By Allison Dikanovic, THE CITY
Some of the pandemic-prompted rules concerning evictions in New York changed again this week — spurring potential confusion for both tenants and landlords.
Here’s what you need to know:
What’s going on with evictions?
First things first: Eviction cases are starting to work their way through Housing Court.
But tenants should know that just because a landlord tells you to move out does NOT necessarily mean you’re being evicted. Eviction is a legal process that needs to happen in court. As a tenant, you have the right to stay in your home as that legal process unfolds.
The guidance for tenants who have been sued by their landlord for not paying rent during the pandemic has been in a swirl of flux. We’ve had a week of Gov. Andrew Cuomo’s executive orders about evictions expiring followed by new ones being issued.
The bottom line
If your landlord has filed a petition for eviction against you for nonpayment anytime starting June 22, 2020 (when Housing Court reopened), you DO need to answer that petition, even if the court or your landlord has told you otherwise. If you don’t answer that petition, you could lose your eviction case without ever having your day in court due to what is called a default judgment.
A default judgment happens when a tenant doesn’t respond to the court about their landlord’s petition to evict them. When a judge makes this ruling on a case for nonpayment, they can issue an eviction warrant without holding a hearing — meaning you aren’t involved in the decision. After that, a marshal serves the tenant the official notice of eviction, which can be very difficult to reverse.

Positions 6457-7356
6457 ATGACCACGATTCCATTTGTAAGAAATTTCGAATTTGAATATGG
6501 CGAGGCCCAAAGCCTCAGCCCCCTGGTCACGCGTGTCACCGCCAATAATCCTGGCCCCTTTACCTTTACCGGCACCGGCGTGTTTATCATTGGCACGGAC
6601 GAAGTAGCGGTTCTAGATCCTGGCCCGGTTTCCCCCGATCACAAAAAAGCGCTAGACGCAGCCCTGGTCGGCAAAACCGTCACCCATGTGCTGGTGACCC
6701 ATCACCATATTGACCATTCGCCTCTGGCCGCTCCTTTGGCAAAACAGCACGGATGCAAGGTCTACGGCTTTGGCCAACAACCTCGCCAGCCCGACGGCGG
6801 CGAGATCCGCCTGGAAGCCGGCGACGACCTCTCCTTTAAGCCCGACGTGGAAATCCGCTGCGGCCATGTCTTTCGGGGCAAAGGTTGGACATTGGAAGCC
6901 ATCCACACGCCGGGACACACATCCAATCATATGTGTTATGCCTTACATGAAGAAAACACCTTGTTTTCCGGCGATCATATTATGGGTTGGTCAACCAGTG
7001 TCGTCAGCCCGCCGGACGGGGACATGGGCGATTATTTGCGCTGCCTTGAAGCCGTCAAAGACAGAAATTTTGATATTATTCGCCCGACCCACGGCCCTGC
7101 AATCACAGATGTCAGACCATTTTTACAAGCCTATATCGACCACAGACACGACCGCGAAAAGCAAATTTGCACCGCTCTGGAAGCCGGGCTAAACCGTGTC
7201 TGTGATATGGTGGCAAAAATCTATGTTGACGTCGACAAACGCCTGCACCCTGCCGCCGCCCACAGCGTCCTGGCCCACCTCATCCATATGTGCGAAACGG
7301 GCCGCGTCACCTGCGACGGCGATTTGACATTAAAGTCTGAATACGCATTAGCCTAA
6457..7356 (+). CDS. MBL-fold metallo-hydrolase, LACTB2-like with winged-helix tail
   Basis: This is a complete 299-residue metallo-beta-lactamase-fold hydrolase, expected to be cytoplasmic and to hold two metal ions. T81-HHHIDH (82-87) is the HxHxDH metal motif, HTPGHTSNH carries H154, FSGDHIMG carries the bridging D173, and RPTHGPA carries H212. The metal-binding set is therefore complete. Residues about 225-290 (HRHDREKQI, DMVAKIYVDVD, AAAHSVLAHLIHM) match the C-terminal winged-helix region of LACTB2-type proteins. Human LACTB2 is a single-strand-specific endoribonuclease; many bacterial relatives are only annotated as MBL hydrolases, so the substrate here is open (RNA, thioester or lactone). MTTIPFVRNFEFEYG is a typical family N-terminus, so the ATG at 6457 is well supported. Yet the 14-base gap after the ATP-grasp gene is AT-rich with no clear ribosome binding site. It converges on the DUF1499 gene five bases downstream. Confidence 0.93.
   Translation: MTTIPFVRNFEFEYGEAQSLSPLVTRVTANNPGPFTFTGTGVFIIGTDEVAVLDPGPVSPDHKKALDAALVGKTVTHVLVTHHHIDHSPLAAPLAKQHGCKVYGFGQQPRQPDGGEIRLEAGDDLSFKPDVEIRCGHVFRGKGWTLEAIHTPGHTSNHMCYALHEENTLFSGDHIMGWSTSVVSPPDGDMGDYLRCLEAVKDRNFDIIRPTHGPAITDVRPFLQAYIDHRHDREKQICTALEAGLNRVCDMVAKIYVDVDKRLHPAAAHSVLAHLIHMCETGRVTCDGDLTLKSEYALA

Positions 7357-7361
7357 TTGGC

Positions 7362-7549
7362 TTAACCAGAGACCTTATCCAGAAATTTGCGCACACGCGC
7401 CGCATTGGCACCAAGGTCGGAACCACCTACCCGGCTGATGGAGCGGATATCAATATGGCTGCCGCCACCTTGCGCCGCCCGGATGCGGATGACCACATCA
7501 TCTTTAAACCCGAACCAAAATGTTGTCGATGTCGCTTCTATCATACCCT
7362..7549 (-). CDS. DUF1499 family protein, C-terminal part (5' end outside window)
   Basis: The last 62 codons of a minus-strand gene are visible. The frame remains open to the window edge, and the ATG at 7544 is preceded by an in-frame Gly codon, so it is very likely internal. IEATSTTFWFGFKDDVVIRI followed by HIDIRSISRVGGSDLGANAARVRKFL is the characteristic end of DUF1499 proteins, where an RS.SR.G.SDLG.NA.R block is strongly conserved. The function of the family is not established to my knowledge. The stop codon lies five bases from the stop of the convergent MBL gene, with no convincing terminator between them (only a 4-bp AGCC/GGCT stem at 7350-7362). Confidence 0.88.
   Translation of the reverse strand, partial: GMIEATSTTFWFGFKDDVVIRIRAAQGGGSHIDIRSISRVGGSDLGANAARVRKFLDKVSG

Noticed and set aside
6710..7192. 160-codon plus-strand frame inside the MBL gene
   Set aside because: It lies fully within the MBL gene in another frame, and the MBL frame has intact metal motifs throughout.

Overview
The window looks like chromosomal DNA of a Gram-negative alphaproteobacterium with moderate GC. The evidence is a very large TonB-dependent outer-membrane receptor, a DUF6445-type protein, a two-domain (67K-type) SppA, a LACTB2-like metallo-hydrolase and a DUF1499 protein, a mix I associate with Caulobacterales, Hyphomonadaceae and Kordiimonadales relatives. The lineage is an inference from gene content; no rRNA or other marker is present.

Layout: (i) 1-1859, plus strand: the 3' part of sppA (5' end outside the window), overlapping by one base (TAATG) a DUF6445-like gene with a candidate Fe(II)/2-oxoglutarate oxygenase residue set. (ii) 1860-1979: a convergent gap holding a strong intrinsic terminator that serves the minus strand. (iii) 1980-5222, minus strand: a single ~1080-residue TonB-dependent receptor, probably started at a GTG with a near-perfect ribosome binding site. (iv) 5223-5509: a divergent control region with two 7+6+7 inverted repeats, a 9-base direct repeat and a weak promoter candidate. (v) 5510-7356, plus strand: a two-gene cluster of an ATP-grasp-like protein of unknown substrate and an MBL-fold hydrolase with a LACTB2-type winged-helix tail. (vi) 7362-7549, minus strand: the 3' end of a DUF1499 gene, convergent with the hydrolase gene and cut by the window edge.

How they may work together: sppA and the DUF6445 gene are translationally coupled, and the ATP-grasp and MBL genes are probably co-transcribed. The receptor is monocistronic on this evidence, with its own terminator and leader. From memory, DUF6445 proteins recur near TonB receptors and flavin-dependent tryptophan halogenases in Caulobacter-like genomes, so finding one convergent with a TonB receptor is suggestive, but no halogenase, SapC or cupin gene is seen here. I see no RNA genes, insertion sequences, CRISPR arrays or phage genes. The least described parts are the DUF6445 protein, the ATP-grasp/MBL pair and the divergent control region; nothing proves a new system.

Key question: When was the petition filed?
If the petition was filed ON or AFTER Nov. 3: You need to answer the petition WITHIN 10 DAYS of when it was served.
If the petition was filed anytime BEFORE Nov. 3: you need to answer the petition by Jan. 2, 2021, per a new order from Cuomo.
Tenants who had petitions filed against them before Nov. 3 get more time to answer. That’s because the court had previously said they would have more time due to COVID-related concerns at courthouses. But this led to nearly 15,000 tenants not answering their petitions, putting them at risk of automatic default starting Nov 3.
Here’s what Ellen Davidson, tenant attorney with The Legal Aid Society said: “This tries to address the problem that there are tenants out there who failed to answer because the courts told them not to, and when the courts changed the policy, they failed to tell the tenants that the policy had changed.”
Here’s what Lucian Chalfen, spokesperson for the Office of Court Administration said: “We made landlords send that out with their petitions, but it was never meant to be interpreted as saying that tenants didn’t ever have to answer the petition or that we assumed responsibility for telling every tenant when they had to answer.”
What should you do?
If you received a petition: You can answer it by calling the courts at one of the numbers below or you can go to Housing Court in person. You should call the number associated with the borough where you received the petition.
- Manhattan: 646-386-5505
- Bronx: 718-466-3000
- Brooklyn: 347-404-9201
- Queens: 718-262-7300
- Staten Island: 718-676-8455
To understand what you need to do if your landlord is trying to evict you for not paying rent, you can call 311 and ask for the tenant helpline. You can also connect with a tenant union. Check out our resource guide or email email@example.com if you need help finding one in your neighborhood.
What else we’re reading…
THE CITY reported a slate of new class-action lawsuits accusing some Brooklyn landlords who took big tax breaks of skirting rent stabilization rules.
THE CITY also revealed that people’s belongings in storage units are being auctioned off, which prompted some leaders to act.
THE CITY looked at how some local businesses are faring amid the hold on commercial evictions.
Brooklyn residents want to guarantee NYCHA improvements are part of the deal to rezone Gowanus, according to City Limits.
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This story was originally published on [November 5, 2020] by THE CITY.”